Collar Issue – Part 1

 Shirt selection is undoubtedly one of the most baffling clothing choices to the merely curious or “just getting into it” clothing aficionados. As soon as you start to take the shirt seriously, as soon as you open your mind to the possibility of variation and alternation, the dazzling prospect of a Jermyn Street afternoon can become a sorry and frustrating experience; if one were interested in price alone, one could choose from several manufacturers who sell good standard formal shirts at or around the £30 mark ($43). Even then, the sheer volume of shirts tipping from the shelves is enough to make any gentleman not experienced to the perils of shirt shopping retire from the field of battle long before the assistant has reached for his tape measure.

So what is the problem? Well, in these days of permissibility and choice (a deadly combination) even the conservative arena of formal shirts is open to exploitation; small checks, large checks, wild checks, stripes, wide stripes, houndstooth – all fair game in the shirt business. The only thing that seems to have been lost in the melee of pattern hunting, barrier pushing and tradition shirking is that the collar – the poor old collar – receives comparatively little attention from buyers. The spread collar is now the norm, allowing for the growing legions of Windsor knot fans to properly display their silk. “They’re also good” a friend informs me “for wearing without ties – just a jumper and jeans.” Why? Well, apparently, in comparison to the ‘sad’ looking old English collars which were popular in the early decades of the twentieth century, the spread collar looks more robust and stands very well under v and crew neck knitwear. I would tend to agree with this. The contrast of formal shirts with far less formal jumpers is actually rather satisfying.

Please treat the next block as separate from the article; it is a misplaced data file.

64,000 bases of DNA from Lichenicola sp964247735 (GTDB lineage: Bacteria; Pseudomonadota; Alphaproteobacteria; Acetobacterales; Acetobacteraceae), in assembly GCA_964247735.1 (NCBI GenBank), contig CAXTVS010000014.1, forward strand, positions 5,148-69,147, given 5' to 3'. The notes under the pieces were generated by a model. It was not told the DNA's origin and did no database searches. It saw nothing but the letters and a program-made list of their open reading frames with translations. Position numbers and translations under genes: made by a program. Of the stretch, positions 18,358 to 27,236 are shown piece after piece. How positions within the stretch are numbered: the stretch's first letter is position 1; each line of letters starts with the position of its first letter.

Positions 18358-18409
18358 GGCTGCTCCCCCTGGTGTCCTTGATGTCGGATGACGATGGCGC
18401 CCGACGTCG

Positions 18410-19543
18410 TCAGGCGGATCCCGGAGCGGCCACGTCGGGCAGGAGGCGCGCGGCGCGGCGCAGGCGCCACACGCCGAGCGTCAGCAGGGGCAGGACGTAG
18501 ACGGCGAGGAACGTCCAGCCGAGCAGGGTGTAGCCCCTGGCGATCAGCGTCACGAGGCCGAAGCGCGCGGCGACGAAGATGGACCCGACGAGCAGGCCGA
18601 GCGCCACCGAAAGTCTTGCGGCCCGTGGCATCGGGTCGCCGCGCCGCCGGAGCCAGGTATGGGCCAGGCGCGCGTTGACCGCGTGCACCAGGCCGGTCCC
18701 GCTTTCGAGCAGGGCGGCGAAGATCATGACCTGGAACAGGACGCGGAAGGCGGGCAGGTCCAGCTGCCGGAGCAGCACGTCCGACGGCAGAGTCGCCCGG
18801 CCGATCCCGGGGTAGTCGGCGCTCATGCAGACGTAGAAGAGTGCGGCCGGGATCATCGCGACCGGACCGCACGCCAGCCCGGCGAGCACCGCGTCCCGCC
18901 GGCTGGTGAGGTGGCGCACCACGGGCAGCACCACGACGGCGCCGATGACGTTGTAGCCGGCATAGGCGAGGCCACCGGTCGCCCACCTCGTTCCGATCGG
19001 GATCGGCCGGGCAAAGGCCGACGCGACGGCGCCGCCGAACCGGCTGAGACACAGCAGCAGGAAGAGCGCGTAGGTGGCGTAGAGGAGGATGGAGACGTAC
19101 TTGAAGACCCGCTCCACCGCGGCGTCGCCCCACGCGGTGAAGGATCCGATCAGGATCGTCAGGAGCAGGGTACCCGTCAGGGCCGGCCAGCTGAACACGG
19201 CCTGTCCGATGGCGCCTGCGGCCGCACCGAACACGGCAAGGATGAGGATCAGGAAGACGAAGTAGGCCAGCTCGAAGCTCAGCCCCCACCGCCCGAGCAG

However, there are so many options for collars than the stock in evidence in our stores. Ralph Lauren, the eternal paramedic of fashions past, often pays homage to collars and styles of yesteryear with his Polo and Purple Label collections and tab, bar and club collars have all featured. Here are some examples of the rarer collars, most of which have vanished from the bread and butter clothing stores of the high street.

The long way down

The ‘Goodfella’s’ collar is a particularly extreme version of this type and is rarely seen but even the classic ‘pointed’ collars are increasingly hard to find since the spread became king. A good litmus test for the popularity of a collar type is to examine the intentionally trend ‘conscious’ clothing decisions of national leaders – i.e. the decisions of their image consultants. The pointed collar was scarcely visible at the last EU summit; nearly all collars were at least slightly spread. It’s true that the pointed collar leaves far less space for an extravagant knot, which happens to be the favoured knot of the moment – a decisive factor in its decline.

Club members only

The club collar is one of the nattiest collar designs, also known as the Eton collar due to its association with the once-upon-a-time uniform of the school. I think it deserves a revival. Often worn in the French collar style – white collars and cuffs – it is remarkable how much a little curve can change the effect of a garment. It looks, at once, boyish and antiquated. It has character and, among the masses of spreads, individuality. Appropriate for casual prep or formal elegance, with a bow or standard tie, the club is statement of a quiet determination to be unique.

The tie supporter 

The tab collar is a cousin of the pin collar – both secure the pointed collar beneath the tie knot, thus allowing the tie to protrude properly from the confines of a pointed collar. This type of collar was popular in the 1920s and 30s, and again in the 1950s with, among others, Frank Sinatra. It appears a little grander than the plain pointed collar as it encourages tie display, and promotes a good tie profile by securing it in place.